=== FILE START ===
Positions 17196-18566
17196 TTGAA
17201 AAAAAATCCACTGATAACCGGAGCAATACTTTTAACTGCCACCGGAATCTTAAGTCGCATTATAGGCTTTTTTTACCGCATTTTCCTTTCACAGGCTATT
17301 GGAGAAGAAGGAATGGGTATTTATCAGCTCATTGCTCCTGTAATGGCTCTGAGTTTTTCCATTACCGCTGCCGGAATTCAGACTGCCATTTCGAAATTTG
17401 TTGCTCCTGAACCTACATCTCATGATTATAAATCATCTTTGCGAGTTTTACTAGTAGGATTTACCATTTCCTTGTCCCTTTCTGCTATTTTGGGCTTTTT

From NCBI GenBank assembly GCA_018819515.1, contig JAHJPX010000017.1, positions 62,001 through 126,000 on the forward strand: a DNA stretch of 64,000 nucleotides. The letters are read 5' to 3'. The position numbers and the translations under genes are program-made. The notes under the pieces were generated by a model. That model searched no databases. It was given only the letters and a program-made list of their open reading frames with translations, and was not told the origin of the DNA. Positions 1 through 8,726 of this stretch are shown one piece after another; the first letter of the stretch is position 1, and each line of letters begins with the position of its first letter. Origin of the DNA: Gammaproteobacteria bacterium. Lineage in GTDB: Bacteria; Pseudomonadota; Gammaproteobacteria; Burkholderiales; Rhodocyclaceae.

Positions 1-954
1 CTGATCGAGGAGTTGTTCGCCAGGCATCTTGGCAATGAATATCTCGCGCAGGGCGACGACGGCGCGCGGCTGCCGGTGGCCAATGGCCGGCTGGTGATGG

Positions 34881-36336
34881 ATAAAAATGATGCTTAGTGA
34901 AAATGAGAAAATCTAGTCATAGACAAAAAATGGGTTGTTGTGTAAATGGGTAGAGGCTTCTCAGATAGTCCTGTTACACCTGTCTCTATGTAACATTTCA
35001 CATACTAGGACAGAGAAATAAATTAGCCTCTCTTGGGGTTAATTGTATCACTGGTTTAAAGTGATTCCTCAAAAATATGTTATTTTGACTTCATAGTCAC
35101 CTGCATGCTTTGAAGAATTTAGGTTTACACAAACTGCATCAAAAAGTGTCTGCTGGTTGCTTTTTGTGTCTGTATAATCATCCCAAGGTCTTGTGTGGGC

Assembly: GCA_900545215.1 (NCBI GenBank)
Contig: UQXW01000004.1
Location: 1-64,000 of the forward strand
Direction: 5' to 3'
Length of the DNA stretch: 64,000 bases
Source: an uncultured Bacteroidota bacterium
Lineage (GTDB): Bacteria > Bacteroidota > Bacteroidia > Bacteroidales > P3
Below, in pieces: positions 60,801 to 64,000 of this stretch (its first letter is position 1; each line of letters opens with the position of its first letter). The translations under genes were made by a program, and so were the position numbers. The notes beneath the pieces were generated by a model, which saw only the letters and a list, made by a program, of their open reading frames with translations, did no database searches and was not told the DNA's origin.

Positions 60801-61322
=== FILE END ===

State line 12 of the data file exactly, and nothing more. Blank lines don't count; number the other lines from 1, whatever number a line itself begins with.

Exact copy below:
35001 CATACTAGGACAGAGAAATAAATTAGCCTCTCTTGGGGTTAATTGTATCACTGGTTTAAAGTGATTCCTCAAAAATATGTTATTTTGACTTCATAGTCAC